Vol.3, No.3, 141-145 (2011) Health
Copyright © 2011 SciRes. Openly accessible at http://www.scirp.org/journal/HEALTH/
Efficacy and educational role of a daily employment of the
accelerometer to improve the life style in
overweight-hypertensive population
Laura Stefani*, Antonio Maone, Gabriele Mascherini, Irene Scacciati, Ilaria Corsani, Alessandro Gi-
lardetti, Giulio Ciullini, Giorgio Galanti
Sports Medicine Center, University of Florence, Florence, Italy; *Corresponding Author: laura.stefani@unifi.it
Received December 14, 2010; revised February 23, 2011; accepted March 2, 2011.
The daily evaluation of the life style is funda-
mental for the “exercise as prescription” to re-
duce the cardiovascular risks factors. The regi-
stration by an accelerometer can identify active
from inactive subjects. The aim of the present
study is to verify, in a small cohort of subject s a t
high risk level (obese–hypertensive), the health
outcomes. A group of 22 subjects were evalu-
ated by the questionnaire and also by an accele-
rometer positioned on belt for 5 days to estab-
lish the daily Physical Activity Level (PAL).The
anthropometrics parameters, Body Mass Index
(BMI), Waist Circumference, Hip Circumference,
Fat Mass, Free Fat Mass, Total Body–Intracellular
and Extracellular Water and Phase Angle (PA)
were measured at the beginning and after 3
months of regular exercise. The amount of the
exercise prescribed for three months and at
least 3 times in a weak, was determined by the
Cardiopulmonary test at the 60% of the VO2.
Statistical analysis included T-Student test for
paired data with a significance at P < 0.05value.
Respect of the questionnaire the accelerometer
report showed a predominantly inactive life
style (PAL = 1.49 ± 0.13). After three months the
BMI was significantly reduced in all (p < 0.05)
and in addition a trend toward a reduction was
also observed for Fatty Mass and for the body
composition parameters. The employment of
the accelerometer is therefore associated to an
improvement of the parameters strongly related
with the cardiovascular risk. The results obt ained
are suggestive for an educational role of this
tool in subjects at high risk level.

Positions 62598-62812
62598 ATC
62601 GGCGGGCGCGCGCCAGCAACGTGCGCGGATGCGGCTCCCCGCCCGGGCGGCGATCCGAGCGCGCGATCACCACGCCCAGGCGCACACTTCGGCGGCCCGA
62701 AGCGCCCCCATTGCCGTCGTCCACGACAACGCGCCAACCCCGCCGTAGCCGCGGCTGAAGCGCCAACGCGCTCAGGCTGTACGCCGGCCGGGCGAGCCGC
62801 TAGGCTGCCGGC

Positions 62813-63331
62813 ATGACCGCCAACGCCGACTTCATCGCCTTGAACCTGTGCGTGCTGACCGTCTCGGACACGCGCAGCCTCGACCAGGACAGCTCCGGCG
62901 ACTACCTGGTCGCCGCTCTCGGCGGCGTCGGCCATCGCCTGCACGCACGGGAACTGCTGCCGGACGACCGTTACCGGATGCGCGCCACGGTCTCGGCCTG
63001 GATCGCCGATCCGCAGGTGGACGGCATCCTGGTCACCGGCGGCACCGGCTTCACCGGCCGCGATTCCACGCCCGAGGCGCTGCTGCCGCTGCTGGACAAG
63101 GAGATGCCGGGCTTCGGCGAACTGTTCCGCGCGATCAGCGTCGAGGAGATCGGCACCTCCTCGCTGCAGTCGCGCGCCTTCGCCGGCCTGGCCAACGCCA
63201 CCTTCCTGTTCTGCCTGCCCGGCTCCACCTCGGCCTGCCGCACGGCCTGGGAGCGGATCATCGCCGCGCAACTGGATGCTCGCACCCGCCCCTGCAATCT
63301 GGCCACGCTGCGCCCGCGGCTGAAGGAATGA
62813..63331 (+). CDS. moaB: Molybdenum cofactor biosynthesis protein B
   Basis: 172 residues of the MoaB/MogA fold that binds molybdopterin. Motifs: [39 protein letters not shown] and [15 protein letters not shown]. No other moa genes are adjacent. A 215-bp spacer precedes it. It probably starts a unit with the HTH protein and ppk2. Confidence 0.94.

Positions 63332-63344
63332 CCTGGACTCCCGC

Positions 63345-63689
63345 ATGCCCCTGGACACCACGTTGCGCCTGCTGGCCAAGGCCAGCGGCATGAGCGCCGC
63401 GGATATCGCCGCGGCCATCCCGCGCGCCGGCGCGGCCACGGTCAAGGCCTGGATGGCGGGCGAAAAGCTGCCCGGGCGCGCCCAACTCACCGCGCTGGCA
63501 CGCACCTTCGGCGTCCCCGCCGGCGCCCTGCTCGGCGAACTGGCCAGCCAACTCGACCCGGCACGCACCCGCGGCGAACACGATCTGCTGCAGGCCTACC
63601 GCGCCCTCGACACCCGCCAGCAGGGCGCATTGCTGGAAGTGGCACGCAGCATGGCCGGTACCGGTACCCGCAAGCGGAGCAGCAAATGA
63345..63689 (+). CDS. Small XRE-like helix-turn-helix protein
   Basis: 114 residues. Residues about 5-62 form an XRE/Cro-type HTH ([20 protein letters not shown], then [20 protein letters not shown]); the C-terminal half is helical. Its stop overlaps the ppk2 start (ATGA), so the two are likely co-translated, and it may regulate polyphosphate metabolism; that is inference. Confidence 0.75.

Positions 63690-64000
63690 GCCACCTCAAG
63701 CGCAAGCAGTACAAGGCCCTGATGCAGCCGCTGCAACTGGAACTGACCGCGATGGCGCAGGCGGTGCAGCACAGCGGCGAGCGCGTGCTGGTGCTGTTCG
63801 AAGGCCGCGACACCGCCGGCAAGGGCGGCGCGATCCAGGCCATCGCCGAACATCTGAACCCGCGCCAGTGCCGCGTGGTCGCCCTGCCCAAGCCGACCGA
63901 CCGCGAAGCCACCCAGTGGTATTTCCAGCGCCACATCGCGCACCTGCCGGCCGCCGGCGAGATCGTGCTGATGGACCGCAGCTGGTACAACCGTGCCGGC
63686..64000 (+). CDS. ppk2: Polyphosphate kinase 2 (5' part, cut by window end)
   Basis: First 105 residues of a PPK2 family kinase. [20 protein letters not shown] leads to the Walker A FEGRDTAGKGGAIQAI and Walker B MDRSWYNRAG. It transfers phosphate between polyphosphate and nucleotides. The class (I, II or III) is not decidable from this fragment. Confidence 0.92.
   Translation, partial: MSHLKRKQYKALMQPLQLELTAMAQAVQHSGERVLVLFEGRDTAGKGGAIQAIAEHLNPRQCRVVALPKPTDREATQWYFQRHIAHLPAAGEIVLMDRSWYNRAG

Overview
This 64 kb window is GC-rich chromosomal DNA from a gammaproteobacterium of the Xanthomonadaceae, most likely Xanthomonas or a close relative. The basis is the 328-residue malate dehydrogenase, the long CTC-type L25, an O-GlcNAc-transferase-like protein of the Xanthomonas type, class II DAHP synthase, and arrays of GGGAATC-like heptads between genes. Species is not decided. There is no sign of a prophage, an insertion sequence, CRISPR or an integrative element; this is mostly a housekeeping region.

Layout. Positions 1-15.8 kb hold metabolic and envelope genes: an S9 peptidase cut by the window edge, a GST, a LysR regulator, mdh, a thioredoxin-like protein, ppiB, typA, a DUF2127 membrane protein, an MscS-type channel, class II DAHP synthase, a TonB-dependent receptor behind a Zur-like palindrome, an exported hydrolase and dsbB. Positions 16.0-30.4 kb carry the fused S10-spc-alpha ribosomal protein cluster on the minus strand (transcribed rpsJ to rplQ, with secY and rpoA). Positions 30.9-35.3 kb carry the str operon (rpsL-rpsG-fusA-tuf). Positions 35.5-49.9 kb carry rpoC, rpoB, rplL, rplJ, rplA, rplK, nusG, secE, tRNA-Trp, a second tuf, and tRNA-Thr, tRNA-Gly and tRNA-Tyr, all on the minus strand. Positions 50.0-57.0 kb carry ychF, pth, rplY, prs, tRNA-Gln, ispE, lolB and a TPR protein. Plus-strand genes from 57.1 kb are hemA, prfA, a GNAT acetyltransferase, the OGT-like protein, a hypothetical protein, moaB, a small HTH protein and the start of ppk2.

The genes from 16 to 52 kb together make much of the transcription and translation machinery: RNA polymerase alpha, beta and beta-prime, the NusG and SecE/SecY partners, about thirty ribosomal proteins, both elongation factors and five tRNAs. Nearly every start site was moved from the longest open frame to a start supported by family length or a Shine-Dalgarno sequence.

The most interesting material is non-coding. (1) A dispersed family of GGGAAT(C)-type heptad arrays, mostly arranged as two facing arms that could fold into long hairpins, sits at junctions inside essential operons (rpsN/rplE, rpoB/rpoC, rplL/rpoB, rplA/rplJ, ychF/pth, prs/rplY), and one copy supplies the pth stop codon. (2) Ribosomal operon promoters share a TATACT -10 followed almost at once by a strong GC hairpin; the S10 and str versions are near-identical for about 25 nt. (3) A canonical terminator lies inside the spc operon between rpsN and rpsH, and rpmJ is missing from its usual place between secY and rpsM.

Keywords: Accelerometer; Life Style; Spontaneous
Physical Activity; Body Composition and Phisycal
Activity; Exercise as Prescription
In subjects at high risk level, a correct investigation of
the daily Spontaneous Physical Activity (SPA) in term of
time, frequency, intensity and kind of exercise can play a
relevant role to plan the “exercise as prescription” pro-
gram. The daily evaluation of the life style (LS) is fun-
damental to distinguish “active” from “inactive” subjects
and it normally represents the first step to establish the
amount of the physical activity as therapy in order to
contrast and therefore to reduce the global cardiovascu-
lar risk [1,2] Currently, in addition to a simple question-
naire, that summarily identifies sedentary from non-
sedentary subjects [3], a longer period of registration by
an accelerometer, can verify the effective SPA and quan-
tify the time spends to practice exercise at different level
of intensity [4,5]. It is note that the poor recognition of
physical inactivity may be in fact an important barrier to
the healthy behavior change [6]. The accelerometer can
discover the presence of several “daily sedentary behav-
iors “and therefore can play an educational role promot-
ing an improvemen t of the own LS [7- 9]. I t is reasonable
to think that this kind of approach, applied at the onset of
a program of exercise as therapy and whose intensity is
normally established and addressed to contrast the global
cardiovascular risk of the subjects analyzed, can be
helpful for a stronger of and objective realization of the
real characteristics of own LS [10,11]. The aim of the
study is to verify the role of the accelerometer in identi-
fying sedentary behaviors and also to quantify the im-
mediate positive impact on the improvement of th e main
anthropometrics and body composition parameters, in a
small cohort of overweight hypertensive subjects in